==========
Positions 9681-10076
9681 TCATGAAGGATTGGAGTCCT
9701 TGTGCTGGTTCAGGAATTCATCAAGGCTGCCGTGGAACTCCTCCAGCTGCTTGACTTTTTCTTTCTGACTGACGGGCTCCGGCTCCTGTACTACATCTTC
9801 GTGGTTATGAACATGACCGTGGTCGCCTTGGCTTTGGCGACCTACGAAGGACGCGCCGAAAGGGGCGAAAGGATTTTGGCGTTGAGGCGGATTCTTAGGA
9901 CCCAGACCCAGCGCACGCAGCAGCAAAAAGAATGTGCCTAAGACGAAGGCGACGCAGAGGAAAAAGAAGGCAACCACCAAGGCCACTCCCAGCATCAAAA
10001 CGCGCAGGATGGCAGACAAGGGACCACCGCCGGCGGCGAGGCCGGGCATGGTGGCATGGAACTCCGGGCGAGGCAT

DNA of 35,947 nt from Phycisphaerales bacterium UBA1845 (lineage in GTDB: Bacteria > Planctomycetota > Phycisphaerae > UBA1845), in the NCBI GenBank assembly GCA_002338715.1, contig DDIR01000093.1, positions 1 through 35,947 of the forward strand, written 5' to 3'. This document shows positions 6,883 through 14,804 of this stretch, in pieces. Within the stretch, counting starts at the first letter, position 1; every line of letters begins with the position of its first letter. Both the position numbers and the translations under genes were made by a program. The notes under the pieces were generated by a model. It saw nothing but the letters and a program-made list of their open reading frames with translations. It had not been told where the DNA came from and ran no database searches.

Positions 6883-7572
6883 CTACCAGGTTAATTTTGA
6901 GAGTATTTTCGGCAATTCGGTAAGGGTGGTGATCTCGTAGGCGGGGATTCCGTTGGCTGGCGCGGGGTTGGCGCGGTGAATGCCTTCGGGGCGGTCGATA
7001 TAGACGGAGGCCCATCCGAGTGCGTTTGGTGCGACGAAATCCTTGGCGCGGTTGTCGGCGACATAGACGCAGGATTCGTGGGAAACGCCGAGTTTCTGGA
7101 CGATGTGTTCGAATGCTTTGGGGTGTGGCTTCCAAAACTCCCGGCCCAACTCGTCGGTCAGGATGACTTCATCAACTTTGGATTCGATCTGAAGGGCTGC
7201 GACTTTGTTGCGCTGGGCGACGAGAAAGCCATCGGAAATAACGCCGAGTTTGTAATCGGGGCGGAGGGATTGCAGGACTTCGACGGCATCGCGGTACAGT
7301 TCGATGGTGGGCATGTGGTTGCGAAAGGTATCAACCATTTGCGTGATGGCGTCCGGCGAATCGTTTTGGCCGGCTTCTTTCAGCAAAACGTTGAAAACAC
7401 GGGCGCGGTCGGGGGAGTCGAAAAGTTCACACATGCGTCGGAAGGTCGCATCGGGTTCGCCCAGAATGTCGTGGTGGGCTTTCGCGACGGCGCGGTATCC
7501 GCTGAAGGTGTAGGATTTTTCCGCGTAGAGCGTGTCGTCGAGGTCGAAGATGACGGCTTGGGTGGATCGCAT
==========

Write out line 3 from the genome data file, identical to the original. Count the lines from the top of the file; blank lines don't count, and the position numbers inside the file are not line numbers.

9701 TGTGCTGGTTCAGGAATTCATCAAGGCTGCCGTGGAACTCCTCCAGCTGCTTGACTTTTTCTTTCTGACTGACGGGCTCCGGCTCCTGTACTACATCTTC